On Thursday, he put it this way: "What's holding us back from meeting our challenges -- it's not a lack of ideas, it's not a lack of solutions. What's holding us back is we've got a stalemate in Washington between these two visions of where the country needs to go. And this election is all about breaking that stalemate." Just not in the direction you wish...
On Friday morning in Poland, Ohio, just two hours after the latest jobs report showed another month of tepid growth: "We've got two fundamentally different ideas about where we should take the country. We're trying to put Congress to work. And this election is about how we break that stalemate. And the good news is it's in your power to break this stalemate." Careful, Champ, that cuts both ways!
The message he offered after his breakthrough victory in the 2008 Iowa caucuses -- "You came together as Democrats, Republicans and independents," he said that night, "to stand up and say that we are one nation. We are one people . . . You said the time has come to move beyond the bitterness and pettiness and anger that's consumed Washington; to end the political strategy that's been all about division, and instead make it about addition; to build a coalition for change that stretches through red states and blue states." "And remember, you people: I won! So we're doing it my way! Get used to it!"
The country would meet its challenges only one way -- together. Contrast that with the way he talked about the election as the sun was setting Thursday night in a park in Parma, Ohio. "There are two fundamentally different visions about how we move the country forward," he said. "And the great thing about our democracy is you get to be the tiebreaker."
Both Obama and Romney genuinely believe the other's vision is deeply flawed, even dangerous for the country. On one side, it is seen as the threat of big government, shackles on the economy and an end to freedom. Romney and the trunks are going to shackle the economy and end freedom? Somebody's got it backwards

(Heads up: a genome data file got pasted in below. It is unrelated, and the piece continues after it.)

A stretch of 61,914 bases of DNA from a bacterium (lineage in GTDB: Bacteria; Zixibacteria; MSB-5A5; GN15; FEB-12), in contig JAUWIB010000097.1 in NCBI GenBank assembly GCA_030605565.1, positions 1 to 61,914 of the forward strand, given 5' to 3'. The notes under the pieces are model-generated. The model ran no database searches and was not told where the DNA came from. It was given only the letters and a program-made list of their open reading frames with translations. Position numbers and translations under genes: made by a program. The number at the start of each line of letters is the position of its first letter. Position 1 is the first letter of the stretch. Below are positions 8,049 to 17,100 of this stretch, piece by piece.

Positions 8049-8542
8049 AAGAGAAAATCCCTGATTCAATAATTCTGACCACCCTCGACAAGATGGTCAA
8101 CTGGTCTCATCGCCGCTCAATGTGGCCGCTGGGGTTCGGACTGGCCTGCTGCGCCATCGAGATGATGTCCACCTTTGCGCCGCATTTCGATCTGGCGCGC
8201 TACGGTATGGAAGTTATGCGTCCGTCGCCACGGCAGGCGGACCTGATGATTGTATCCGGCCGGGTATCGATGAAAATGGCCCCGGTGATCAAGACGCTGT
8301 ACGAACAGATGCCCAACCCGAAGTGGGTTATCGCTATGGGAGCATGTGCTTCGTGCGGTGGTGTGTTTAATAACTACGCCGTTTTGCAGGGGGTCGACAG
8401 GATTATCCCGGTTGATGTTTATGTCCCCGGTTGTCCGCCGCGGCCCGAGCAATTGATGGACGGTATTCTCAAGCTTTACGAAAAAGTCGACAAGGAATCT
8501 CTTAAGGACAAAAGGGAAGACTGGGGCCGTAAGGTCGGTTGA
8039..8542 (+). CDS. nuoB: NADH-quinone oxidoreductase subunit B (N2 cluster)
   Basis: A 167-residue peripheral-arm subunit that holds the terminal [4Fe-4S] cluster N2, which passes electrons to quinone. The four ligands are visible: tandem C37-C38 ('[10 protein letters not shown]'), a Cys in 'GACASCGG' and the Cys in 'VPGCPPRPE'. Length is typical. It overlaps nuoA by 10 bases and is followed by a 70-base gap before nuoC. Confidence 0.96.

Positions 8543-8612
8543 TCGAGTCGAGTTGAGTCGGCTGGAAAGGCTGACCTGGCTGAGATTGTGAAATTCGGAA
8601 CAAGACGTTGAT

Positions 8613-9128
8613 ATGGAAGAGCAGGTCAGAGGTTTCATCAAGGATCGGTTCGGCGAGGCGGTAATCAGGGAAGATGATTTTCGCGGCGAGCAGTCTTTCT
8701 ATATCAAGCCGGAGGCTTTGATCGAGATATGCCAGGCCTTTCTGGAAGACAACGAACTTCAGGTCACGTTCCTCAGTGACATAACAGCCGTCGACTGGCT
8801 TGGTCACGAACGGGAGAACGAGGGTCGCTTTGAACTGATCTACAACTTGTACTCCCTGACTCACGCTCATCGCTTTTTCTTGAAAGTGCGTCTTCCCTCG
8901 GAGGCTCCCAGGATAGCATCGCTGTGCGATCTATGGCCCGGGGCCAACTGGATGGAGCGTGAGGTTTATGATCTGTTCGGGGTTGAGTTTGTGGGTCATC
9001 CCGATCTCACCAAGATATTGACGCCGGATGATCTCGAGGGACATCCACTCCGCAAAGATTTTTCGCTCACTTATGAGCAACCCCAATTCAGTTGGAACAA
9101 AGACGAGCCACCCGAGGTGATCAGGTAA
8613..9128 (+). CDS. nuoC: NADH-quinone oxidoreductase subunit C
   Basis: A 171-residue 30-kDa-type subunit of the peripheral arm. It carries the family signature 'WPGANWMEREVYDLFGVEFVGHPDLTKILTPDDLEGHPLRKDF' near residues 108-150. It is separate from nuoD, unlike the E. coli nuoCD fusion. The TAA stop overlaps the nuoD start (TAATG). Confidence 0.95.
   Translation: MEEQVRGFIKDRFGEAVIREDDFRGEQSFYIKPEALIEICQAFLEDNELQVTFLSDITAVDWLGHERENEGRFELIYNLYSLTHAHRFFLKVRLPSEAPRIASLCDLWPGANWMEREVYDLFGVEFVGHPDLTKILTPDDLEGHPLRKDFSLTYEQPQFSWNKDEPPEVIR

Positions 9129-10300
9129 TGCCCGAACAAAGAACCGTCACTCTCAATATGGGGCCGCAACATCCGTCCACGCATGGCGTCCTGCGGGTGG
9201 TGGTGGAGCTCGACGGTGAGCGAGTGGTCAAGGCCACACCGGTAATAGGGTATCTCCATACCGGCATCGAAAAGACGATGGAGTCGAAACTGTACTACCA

On the other side, it is seen as shredding the middle class in order to reward the rich. Swing voters in the middle are being asked to pick one side or the other, not to aspire to become part of the kind of united coalition of Democrats, Republicans and independents that Obama talked about in 2008.
The president may believe that by asking voters to break the tie -- by delivering him a second term -- Americans would be voting for an end to stalemated politics in Washington -- sending a message to Republicans that they should finally start to bargain with him rather than opposing him. Wasn't there an election in 2010? How did that turn out, Champ?
So as he spoke across Ohio's northern tier, there were faint echoes of 2008. "I'm not a Democrat first," he told the audience in Maumee. "I'm an American first." Romney is an American first too. Just ask him.
"I believe we rise or fall as one nation, as one people. And I believe what's stopping us is not our capacity to meet our challenges. What's stopping us is our politics. And that's something you have the power to solve." I - for one - will do my part
But at its core, Obama's message has shifted. The urgency in his appeal is grounded in his delusional conviction that this is an election about ideas and policies and political philosophies, that the country faces a crucial moment and a clear choice. The country is in a far different place than it was when he first ran for office, and he is in a far different battle. And he has decided how he will fight it between now and November.
One of the things I find most annoying about Champ -- and the list is long-- is his presumption that he's the only president in history who has had to work against serious opposition. The problem is not that the opposition exists (in fact the existence of opposition is at the core of our democratic process); the problem is that Champ has such a lofty assessment of his own role in the scheme of things that he regards attempting to forge a compromise as beneath him. Why must the Emperor be constrained by lowly Republican congressmen who were mostly elected from fly-over districts?
Compare and contrast: in WW2 Eisenhower (whom Champ no doubt considers a real dumb-ass) had to work with a cluster of such humble, self-effacing, and unopinionated individuals as Montgomery, Churchill, Patton, and DeGaulle. But Ike found a way and won complete victory on the Western Front. Champ can't even strike a deal with John Boehner, and there's no reason to believe that his hypothetical second term will be any different. Hence, his resort to "extra-Constitutional" measures such as the Dream Act-lite.